Tag Archives: impact evaluation

CARE Water + Impact Report: Walking the Talk

CARE Water + Impact Report: Walking the Talk, 2013.

CARE.

Summary – CARE has provided water+ services to developing countries for over 55 years and is currently working on more than 180 such projects in over 40 countries. Throughout the years CARE has focused on both emergency response and long-term development; recently the organization has emphasized building the capacity of local institutions, strengthening community-led water resource management (WRM) and total sanitation, and adopting an integrated water resource management (IWRM) approach. 

PROGRESS AGAINST OUR THEORY OF CHANGE
In 2010 CARE USA’s water team developed a theory of change for our work in water. Our theory of change has been used as a measure of activities leading to impact in this report; however, a theory of change is one of many guides to understanding change and we are fully aware of its limitations. This report is based on a review of 51 reports, mostly mid-term or final evaluations dated between 2006 and 2012. A scoring tool was developed to score the reports against the three domains of the water+1 theory of change.

Domain 1: Secure and Sustainable Access to Water+ Services
Programming focused on provision of water, sanitation and access to hygiene facilities. On the whole CARE demonstrated excellent work in water, sanitation and hygiene (WASH), WRM and multiple uses of water; however, improvements are needed to strengthen sustainability and collaboration approaches. The mostcommon criticism of CARE’s programming was a lack of sustainability, many times caused by Inattentiveness to supportive factors such as access to supply chains or qualified technicians for repair. One evaluation showed the effects of CARE’s training had almost vanished 8 years after project completion.

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Impact evaluation of drinking water supply and sanitation programmes in rural Benin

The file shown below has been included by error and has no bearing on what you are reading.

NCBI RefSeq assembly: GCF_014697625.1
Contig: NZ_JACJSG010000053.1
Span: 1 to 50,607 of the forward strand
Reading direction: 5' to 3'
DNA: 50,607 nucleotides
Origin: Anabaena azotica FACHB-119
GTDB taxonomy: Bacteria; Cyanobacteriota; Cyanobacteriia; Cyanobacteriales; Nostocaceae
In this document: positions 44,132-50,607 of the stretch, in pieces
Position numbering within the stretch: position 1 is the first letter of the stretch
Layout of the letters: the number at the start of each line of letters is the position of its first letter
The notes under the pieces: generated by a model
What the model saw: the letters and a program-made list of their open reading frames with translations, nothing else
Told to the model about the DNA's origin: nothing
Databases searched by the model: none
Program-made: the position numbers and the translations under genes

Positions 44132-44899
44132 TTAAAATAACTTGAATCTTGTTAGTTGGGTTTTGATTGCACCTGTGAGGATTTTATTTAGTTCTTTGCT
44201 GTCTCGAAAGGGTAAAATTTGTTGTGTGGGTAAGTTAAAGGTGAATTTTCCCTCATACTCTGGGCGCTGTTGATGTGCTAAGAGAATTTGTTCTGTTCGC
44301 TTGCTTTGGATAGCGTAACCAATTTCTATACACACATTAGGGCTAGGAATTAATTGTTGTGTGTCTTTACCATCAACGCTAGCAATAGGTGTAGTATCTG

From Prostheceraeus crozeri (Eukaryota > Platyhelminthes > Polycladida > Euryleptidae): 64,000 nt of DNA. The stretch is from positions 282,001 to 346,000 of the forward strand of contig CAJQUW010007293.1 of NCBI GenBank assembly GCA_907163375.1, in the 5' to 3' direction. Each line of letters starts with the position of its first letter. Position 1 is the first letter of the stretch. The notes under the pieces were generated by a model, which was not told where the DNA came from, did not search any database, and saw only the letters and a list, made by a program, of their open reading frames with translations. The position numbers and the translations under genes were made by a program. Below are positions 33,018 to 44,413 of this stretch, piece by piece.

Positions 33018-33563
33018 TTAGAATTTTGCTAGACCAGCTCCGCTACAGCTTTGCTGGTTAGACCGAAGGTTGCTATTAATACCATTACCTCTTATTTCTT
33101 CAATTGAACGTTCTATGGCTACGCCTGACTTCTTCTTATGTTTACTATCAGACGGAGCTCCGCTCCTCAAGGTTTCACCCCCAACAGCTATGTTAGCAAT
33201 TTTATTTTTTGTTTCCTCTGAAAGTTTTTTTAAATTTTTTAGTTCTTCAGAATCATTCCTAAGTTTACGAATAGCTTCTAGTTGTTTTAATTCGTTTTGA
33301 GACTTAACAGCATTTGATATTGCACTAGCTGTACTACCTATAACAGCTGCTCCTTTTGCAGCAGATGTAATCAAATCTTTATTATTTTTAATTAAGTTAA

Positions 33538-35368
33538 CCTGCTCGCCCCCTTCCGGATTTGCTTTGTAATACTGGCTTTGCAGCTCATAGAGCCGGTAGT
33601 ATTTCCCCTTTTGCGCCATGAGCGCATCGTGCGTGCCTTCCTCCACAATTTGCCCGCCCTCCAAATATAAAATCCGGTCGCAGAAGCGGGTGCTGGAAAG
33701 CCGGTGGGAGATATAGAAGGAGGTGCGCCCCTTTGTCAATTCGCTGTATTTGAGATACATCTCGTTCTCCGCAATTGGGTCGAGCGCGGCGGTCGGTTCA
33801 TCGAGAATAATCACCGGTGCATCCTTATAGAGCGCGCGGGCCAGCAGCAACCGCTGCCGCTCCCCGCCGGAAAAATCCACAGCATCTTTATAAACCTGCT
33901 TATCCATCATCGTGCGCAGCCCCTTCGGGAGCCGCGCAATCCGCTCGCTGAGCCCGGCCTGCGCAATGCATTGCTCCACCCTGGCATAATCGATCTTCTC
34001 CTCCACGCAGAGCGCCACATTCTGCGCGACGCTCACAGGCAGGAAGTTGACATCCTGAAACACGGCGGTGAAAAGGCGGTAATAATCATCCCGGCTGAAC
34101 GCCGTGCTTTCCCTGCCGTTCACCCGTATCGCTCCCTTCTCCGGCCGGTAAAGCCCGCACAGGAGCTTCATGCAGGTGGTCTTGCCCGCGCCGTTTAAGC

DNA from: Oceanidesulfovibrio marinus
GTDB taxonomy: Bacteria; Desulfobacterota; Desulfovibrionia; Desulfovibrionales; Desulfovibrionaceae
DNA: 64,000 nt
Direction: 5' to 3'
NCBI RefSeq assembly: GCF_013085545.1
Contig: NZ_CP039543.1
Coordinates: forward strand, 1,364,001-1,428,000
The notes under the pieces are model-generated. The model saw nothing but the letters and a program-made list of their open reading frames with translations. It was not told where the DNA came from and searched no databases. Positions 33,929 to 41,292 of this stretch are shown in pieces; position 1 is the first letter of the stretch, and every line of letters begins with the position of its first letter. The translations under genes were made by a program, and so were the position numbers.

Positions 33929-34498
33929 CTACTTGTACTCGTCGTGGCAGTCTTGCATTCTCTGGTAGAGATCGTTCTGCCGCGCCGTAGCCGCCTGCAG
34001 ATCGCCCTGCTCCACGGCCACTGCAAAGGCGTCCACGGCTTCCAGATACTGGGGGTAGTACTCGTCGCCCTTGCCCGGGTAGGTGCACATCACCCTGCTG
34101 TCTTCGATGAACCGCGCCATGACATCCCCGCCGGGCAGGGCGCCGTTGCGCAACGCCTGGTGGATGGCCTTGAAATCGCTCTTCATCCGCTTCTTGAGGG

Impact evaluation of drinking water supply and sanitation programmes in rural Benin: The risk of vanishing effects, 2011.

Ministry of Foreign Affairs, Policy and Operations Evaluation Department (IOB), the Netherlands in cooperation with BMZ (German Federal Ministry for Economic Cooperation and Development).

During the period 2008–2010, the Evaluation Departments of the Netherlands Ministry of Foreign Affairs and the German Federal Ministry for Economic Cooperation and Development in cooperation with KfW Entwicklungsbank jointly conducted an impact evaluation of the rural water supply and sanitation programmes in Benin being supported by the donor community.

Some of the main findings: 

1 – The provision of new water points leads to a substantial increase in the use of improved water points as the main source of drinking water, both during the dry season and the rainy season and both for non-poor and poor households. It also substantially increases the number of litres per capita per day collected, although poor and large households consume less per capita. Nevertheless, a considerable share of households continues to use traditional water sources, instead of or in addition to the newly installed water point.

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